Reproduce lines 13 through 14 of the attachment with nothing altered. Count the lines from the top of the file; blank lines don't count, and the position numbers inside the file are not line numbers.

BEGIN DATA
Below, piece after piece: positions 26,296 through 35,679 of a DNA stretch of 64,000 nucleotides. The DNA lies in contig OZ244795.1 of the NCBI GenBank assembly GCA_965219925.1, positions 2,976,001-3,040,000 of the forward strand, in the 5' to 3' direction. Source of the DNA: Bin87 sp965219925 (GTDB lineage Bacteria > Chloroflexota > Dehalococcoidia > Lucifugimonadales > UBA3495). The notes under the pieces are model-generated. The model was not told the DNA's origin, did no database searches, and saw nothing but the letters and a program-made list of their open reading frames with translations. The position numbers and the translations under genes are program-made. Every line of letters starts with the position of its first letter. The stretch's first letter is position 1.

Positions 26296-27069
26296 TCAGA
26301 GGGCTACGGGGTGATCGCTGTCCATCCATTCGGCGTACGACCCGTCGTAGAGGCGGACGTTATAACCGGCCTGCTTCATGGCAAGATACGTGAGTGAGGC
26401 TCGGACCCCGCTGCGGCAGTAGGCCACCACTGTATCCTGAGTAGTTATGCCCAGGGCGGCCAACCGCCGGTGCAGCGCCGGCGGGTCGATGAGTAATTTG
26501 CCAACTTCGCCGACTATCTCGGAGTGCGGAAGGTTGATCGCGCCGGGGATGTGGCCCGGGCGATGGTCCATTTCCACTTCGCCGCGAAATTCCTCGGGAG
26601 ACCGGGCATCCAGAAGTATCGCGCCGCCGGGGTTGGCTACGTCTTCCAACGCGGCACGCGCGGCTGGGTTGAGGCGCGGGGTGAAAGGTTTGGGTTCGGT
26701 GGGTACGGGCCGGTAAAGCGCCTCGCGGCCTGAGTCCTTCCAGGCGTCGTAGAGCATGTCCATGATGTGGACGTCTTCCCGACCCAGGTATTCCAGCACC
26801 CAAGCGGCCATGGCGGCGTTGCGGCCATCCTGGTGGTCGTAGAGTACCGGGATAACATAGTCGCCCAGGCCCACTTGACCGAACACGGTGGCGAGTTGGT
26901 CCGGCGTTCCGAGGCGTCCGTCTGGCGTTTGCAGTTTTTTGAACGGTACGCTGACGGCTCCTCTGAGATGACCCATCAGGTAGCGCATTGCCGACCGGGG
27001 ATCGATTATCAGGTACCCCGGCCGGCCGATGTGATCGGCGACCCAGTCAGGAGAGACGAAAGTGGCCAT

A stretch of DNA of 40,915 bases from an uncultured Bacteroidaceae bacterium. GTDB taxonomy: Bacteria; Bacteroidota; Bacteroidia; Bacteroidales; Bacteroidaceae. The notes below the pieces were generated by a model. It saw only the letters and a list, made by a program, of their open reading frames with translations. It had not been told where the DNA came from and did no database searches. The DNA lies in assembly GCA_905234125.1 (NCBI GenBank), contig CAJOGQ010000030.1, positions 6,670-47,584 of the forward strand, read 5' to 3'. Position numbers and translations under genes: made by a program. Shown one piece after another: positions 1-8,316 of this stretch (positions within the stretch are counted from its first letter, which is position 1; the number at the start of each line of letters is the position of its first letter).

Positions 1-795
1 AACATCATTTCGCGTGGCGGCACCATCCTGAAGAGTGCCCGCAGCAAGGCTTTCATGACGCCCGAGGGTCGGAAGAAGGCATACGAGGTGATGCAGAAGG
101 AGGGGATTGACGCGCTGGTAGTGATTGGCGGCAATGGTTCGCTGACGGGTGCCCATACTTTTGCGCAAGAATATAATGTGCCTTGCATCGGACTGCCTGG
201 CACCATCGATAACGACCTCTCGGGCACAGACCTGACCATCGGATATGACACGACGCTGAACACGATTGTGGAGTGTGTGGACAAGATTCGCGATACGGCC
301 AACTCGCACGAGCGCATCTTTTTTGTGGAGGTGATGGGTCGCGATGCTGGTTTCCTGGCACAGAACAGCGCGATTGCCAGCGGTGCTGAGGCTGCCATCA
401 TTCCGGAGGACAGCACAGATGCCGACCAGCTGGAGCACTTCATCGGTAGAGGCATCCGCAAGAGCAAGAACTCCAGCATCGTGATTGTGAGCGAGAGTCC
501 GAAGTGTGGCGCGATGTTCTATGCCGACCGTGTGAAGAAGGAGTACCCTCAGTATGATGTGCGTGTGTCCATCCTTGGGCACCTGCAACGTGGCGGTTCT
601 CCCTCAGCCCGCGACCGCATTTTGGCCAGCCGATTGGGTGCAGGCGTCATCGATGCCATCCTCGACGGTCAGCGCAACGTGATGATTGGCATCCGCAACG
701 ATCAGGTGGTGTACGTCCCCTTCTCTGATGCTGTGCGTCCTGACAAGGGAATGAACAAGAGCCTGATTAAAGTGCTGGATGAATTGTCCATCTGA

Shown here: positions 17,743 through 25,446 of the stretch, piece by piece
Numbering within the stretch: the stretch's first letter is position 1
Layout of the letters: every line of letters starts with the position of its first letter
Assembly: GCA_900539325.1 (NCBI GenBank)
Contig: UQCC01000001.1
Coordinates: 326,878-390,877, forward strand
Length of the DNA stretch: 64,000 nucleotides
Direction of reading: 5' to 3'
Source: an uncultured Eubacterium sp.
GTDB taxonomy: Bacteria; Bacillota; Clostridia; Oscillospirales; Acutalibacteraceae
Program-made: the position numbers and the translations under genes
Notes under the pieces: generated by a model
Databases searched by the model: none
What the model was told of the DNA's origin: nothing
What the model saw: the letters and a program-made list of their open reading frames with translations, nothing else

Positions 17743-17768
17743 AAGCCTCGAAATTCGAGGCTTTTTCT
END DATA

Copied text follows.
Positions 1-795
1 AACATCATTTCGCGTGGCGGCACCATCCTGAAGAGTGCCCGCAGCAAGGCTTTCATGACGCCCGAGGGTCGGAAGAAGGCATACGAGGTGATGCAGAAGG